Fertiliser subsidies have received a lot of attention, and praise for success in combating food shortages in Africa. The most notable case is that of Malawi, which introduced a fertiliser subsidy in 2005. In late 2007, the New York Times, for example, published an article hailing Malawi’s success in fighting famine.
But in a new research paper, Professor Frank Ellis of the Regional Hunger and Vulnerability Programme (RHVP), argues that while fertiliser subsidies have a number of benefits, they also have limitations, and should not be seen as an alternative for other social protection measures for the poor — most notably, social cash transfers (pensions and child support grants, for example).
Ellis argues that while fertiliser subsidies have been successful in boosting food production overall, they do little directly to protect poor and vulnerable households from poverty and hunger. Practical experience has shown that such subsidies mainly benefit non-poor farmers – those who have access to cash, land and labour. Even if some attempt is made to allocate coupons to poorer farmers, they will in most cases sell their coupons, because they can’t afford fertiliser even at the subsidised price.
Fertiliser subsidies are supposed to be used as a bridging measure to deal with market failures, Ellis says. Once these outcomes have been achieved, the subsidies should be gradually phased out — otherwise they become a drain on public finances, preventing support being given to other worthwhile social and economic goals. The problem is that once such subsidies are in place, governments usually find that it’s politically very difficult to reduce or remove them. This means that subsidies can take a heavy toll on the national budget, long after they have ceased to deliver benefits.
Nevertheless, poor and vulnerable people can gain from fertiliser subsidies indirectly in three ways:
* Firstly, poor farmers who are allocated vouchers and then sell them in effect get a cash transfer (but this is a very expensive way of providing a cash transfer);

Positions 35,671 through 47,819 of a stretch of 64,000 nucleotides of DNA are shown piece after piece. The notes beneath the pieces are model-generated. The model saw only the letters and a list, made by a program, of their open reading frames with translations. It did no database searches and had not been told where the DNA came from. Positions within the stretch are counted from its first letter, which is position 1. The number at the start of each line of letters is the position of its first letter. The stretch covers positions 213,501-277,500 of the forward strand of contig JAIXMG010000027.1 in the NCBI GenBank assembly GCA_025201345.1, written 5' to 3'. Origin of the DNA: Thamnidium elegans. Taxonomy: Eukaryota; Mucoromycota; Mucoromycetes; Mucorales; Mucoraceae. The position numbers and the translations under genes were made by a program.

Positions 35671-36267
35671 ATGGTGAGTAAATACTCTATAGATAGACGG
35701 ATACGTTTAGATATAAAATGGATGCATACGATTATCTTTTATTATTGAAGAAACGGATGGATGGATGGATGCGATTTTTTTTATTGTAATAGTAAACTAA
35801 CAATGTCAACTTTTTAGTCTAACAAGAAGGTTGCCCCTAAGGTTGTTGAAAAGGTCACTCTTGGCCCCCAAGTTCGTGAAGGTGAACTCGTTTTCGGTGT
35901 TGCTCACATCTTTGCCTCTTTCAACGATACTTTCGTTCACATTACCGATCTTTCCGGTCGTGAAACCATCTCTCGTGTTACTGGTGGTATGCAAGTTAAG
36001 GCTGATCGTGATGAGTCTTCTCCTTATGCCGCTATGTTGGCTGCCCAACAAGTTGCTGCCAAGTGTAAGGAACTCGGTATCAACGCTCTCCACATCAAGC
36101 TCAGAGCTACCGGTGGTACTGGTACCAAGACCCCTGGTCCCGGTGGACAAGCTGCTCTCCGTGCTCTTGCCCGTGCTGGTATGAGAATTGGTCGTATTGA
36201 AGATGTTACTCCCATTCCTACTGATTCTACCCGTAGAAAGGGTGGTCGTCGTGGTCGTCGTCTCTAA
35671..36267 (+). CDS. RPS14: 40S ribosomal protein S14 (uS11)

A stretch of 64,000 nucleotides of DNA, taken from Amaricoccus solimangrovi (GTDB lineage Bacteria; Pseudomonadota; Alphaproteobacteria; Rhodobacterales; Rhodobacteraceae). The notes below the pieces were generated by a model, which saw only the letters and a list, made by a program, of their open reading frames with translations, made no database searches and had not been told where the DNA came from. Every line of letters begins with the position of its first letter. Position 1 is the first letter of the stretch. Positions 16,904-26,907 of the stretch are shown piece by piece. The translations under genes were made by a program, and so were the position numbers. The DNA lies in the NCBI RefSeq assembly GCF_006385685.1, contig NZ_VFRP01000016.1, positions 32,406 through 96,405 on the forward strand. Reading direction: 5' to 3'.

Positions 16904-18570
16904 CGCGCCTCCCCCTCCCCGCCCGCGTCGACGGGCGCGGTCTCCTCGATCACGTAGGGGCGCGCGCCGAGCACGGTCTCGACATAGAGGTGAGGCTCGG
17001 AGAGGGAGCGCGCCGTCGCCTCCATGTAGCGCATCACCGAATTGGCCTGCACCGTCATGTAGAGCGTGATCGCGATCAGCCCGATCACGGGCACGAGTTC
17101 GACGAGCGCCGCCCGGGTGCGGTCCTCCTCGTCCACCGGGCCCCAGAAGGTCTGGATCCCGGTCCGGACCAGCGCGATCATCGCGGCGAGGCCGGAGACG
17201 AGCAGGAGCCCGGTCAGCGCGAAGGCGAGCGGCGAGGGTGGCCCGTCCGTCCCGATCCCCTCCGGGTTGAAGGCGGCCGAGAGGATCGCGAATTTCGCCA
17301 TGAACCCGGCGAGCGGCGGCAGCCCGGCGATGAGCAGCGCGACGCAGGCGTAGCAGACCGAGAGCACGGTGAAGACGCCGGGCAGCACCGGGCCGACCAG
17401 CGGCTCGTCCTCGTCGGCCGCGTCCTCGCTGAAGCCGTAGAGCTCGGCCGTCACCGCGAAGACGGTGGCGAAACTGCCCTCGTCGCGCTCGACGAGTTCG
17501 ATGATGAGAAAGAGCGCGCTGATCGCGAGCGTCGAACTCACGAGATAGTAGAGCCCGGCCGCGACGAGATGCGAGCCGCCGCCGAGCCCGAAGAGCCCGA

* Secondly, the poor benefit from lower food prices as a result of the higher supply thanks to better crop production;
* Thirdly, a vibrant agriculture increases demand for rural labour, creating additional jobs and potentially resulting in higher rural wages.
Ellis believes, though, that these benefits of subsidies can’t be used as arguments for neglecting social transfers that can combat poverty and vulnerability more directly, and less expensively.
Cash transfers such as social pensions provide for those who are not part of the active labour force. They reach those who are unable to generate a livelihood due to lack of land or labour. They do this directly through providing purchasing power. They are equally effective in urban and rural areas. Cash transfers can be delivered securely and cheaply using electronic methods, and their overall cost within the national budget is stable and predictable.
To some extent, fertiliser subsidies and social cash transfers can complement each other. But they also compete – money that a government spends on subsidies is not available to use for pensions and grants, and vice-versa. So it is important that policymakers look at the tradeoffs involved, before making decisions.
The case of Malawi
Malawi has had a fertiliser subsidy for the past four years, and has run a number of pilot cash transfer programmes. According to Ellis, most field studies of the fertiliser subsidy show there’s a vibrant parallel market in coupons, and that members of poorer rural households who are allocated subsidy vouchers, do indeed tend to sell them for cash.
Then too, the budget cost of the Malawi fertiliser subsidy has quadrupled over four years, because the cost of fertiliser shot up in 2008. The cost of the subsidy has grown from 1.4 to 4.7 per cent of GDP and from 5.1 to 13.9 per cent of total government revenue.
As for the benefits of the subsidy, these were initially large, but have declined over the years. Maize production rose significantly at first, and this led to a drop in maize prices by mid-2007. But by late 2008, prices had risen steeply again, for a range of reasons – and despite the government’s attempts to put a ceiling on the maize price.
This can be contrasted to social transfers: A universal pension for the over-60s, for example, would cost just 2 per cent of GDP and 6 per cent of the budget (as opposed to nearly 15 per cent of the budget that has been allocated to the fertiliser subsidy). The same would apply if instead the government opted for a combination of a pension for those over 65, and a transfer to vulnerable households without pensioners.
Ellis recommends that rather than focusing on only one transfer option (either cash transfers or fertiliser subsidy), governments should adopt a portfolio of instruments. Each has different strengths and weaknesses.
One of the things that Ellis’s paper makes clear is that the debate can no longer be about affordability — clearly, effective social protection measures are affordable — but rather about what measures are most appropriate for meeting the twin goals of boosting food production, and protecting the poor and vulnerable.
View the full research paper here.
A video documentary produced by RHVP on Malawi’s fertiliser subsidy, can be viewed on YouTube:
Meanwhile, IPS reports that Malawi has put measures in place to end subsidy fraud. This emerged at the meeting of the Food Agriculture and Natural Resources Policy Analysis Network (FANRPAN) in Maputo, Mozambique from 1-4 September.